It seems like an obvious statement but rubbing on a bike is never good, unless of course you're in a race and rubbing the contestant next to you to get an edge. For the most part the only rub encountered is the chafing on our own undercarriage and quite frequently the brake pads. When brake pads rub on the fork of the bike it not only makes an annoying sound and wears down one pad faster, it creates a jerking motion that can make the bike much harder to navigate. The sooner we fix this mountain bike v-brake rub, the more enjoyable the ride becomes.
Step One: Loosen the Tire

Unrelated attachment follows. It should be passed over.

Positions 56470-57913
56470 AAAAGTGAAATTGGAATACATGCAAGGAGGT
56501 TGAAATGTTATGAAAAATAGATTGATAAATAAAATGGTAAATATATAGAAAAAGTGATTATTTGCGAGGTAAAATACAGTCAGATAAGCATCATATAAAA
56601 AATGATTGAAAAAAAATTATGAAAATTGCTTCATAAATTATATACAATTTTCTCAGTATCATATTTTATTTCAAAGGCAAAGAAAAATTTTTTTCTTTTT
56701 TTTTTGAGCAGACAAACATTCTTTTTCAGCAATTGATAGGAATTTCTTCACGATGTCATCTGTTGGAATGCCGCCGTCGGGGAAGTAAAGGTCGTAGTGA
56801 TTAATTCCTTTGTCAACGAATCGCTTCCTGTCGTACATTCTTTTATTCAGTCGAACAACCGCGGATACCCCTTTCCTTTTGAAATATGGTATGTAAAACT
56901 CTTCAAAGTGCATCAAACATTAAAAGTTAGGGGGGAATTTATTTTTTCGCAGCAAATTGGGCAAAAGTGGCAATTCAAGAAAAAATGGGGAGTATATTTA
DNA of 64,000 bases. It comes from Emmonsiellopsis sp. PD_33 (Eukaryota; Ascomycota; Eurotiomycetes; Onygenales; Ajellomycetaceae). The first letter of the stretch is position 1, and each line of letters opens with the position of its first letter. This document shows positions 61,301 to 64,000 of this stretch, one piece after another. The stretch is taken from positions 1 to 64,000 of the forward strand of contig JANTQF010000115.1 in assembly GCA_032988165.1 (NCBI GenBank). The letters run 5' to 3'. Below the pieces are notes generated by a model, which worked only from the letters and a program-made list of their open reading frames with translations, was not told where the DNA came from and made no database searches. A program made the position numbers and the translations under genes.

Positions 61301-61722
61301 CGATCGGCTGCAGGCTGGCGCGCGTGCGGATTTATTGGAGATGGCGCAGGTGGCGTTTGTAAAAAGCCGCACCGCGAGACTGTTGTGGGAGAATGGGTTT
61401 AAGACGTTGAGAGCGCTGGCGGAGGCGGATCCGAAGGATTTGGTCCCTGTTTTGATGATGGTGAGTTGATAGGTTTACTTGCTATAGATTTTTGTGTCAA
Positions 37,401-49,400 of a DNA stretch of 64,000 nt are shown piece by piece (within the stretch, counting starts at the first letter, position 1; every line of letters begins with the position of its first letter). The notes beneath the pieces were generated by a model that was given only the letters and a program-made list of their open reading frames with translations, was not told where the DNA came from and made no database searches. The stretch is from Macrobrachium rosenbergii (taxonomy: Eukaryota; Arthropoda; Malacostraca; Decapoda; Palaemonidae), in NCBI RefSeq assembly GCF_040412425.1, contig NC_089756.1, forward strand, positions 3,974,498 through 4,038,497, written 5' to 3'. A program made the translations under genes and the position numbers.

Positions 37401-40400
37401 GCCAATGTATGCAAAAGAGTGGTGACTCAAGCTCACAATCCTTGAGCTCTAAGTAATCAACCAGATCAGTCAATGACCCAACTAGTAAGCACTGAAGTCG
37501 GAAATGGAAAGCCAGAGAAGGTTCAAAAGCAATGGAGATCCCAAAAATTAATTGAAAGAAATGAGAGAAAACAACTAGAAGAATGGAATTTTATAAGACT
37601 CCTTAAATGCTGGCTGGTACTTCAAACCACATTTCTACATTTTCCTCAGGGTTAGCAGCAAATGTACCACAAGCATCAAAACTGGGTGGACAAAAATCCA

To perform the process of elimination we must first make sure that the brake is causing the rub, and not a tire that is off centered or out of true. Release the skewer near the bottom of the front fork and make sure the tire is balanced and center. Now tighten the tire back up and see if the rubbing issues remain. If they do it's time to adjust the brakes themselves.
Adjust the Brake Centering
If the tire is centered but you're still experiencing a rub, you must adjust the brakes. Near the bottom of the front brakes are two little screws. You can center the brakes by tightening the screw on the non-rubbing side a half-turn while loosening the opposite one the same amount. Try the brakes and if there is still rub it may take some adjusting back and forth until the v-brakes align nicely.
It's important to monitor your v-brake every so often and possibly even keep a small screwdriver in your ride-along toolkit so you can adjust while out on a ride. Save the rub for the pork at your next barbecue.